In all seriousness, this western campaign has achieved one stunning success. Prior to the conflict, Putin was fond of saying that Russians and Ukrainians were brother slavs. The western tug-of-war over Ukraine sought to drive a wedge between them, and at that it succeeded very well. Putin would have a tough time selling that brother-slavs argument to his own people now, while most western Russophiles have acquired a distaste for Ukraine.

  20. yalensis says:

    Meanwhile, Ukrainian army continues to disintegrate.
    Mostly because Uke government has (or claims to have) zero $$$ for any salary or benefits.

    In this latest incident , Uke government refused to recognize the glorious achievements of a “punitive brigade” of National Guardsmen, who had just been pulled back from battering the city of Slav’ansk. Government didn’t want to have to dole out any extra “hazard pay”, so just denied these guys had been in combat.
    Wanted them to slink back in Kiev and pretend they had never even been to Slav’ansk.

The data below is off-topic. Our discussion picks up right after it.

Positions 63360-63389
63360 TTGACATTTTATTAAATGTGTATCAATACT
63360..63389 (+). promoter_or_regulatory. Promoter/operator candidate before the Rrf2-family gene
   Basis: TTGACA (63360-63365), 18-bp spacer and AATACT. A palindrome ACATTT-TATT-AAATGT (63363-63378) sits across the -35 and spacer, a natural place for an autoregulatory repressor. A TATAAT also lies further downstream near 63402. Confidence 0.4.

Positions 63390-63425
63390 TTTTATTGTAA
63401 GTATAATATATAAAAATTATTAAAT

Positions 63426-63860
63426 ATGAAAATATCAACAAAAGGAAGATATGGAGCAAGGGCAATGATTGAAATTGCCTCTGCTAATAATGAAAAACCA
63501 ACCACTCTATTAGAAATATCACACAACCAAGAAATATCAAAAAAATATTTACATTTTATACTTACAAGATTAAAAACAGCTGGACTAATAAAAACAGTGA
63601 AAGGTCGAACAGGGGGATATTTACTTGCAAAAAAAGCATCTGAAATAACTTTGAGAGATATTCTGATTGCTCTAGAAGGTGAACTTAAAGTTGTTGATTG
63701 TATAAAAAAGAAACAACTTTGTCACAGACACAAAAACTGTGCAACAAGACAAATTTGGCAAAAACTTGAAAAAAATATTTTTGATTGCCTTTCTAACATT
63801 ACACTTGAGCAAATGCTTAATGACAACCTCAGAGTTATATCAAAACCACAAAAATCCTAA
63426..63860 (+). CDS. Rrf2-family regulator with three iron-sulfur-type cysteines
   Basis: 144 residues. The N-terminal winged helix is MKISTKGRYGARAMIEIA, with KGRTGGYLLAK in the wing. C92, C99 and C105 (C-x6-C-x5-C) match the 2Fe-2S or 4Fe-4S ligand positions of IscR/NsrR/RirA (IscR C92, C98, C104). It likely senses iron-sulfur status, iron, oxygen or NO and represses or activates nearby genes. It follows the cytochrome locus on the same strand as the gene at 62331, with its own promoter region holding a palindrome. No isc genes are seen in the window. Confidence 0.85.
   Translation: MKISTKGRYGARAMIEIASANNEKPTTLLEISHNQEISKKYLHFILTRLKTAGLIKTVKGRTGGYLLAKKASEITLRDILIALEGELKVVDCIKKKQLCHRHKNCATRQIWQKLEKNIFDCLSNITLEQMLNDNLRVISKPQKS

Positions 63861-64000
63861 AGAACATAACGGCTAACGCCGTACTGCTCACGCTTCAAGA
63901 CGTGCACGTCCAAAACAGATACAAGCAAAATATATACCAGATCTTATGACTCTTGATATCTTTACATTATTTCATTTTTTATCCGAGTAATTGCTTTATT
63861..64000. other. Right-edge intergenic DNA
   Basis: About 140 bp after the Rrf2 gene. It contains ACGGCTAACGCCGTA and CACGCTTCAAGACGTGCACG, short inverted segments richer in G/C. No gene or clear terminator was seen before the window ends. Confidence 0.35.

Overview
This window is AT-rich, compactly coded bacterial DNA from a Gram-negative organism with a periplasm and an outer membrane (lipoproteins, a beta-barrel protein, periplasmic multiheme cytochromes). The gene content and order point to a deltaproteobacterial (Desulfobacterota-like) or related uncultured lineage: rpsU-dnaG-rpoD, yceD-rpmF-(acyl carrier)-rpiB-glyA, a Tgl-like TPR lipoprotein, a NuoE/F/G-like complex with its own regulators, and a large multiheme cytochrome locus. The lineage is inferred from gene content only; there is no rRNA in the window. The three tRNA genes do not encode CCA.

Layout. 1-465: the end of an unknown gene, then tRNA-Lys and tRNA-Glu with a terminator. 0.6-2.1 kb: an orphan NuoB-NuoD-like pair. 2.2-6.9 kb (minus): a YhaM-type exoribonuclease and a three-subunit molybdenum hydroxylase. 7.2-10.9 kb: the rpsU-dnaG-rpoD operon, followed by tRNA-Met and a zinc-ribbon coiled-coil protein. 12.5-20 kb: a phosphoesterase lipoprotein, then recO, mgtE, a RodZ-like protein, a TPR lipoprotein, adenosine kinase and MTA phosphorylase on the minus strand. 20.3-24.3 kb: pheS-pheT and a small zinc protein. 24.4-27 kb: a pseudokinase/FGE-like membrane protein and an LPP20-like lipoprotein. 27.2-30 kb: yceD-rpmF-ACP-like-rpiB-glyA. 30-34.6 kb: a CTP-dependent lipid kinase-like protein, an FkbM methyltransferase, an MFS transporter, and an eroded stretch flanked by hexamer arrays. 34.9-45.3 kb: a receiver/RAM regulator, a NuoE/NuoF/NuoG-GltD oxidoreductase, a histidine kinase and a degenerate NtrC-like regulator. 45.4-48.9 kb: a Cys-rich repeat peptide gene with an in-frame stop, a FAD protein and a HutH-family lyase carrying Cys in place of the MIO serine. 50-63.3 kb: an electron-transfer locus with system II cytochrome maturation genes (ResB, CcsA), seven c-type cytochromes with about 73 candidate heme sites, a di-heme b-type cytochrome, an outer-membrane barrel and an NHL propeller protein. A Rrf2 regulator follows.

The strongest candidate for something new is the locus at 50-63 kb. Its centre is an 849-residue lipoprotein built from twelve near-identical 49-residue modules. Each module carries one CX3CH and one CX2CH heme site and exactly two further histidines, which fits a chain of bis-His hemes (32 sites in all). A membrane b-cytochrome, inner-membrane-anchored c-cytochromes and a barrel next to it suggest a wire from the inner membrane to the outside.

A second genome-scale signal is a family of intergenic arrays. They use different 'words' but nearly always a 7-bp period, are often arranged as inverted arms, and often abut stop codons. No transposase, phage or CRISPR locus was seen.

Chafing at this, 50 of the soldiers have set off to march, on foot, to Kiev to protest this unfair treatment and demand the hazard pay.

    In a parallel scandal, relatives of Ukrainian soldiers who were killed at Volnovakha, were told by the government that their loved ones “committed suicide”, therefore the relatives are not entitled to survivorship benefits due survivors of soldiers slain in battle.

    [yalensis: As we learned some weeks earlier, from Igor Strelkov’s blog, a rogue insurgent platoon, connected with Ponomarev, was in fact responsible for the deaths of the Volnovakha troops. The rogue platoon snuck up on the young men, who were just hanging about in their camp, no guards posted, weapons lying in the grass, and they just killed them, like shootiing fish in a barrel. In a way, I suppose you could call it suicide, since the men were so unprepared for battle and took no precautions. However, Strelkov was very upset about this wanton slaughter, that was when the first rift occurred between him and Ponomarev.]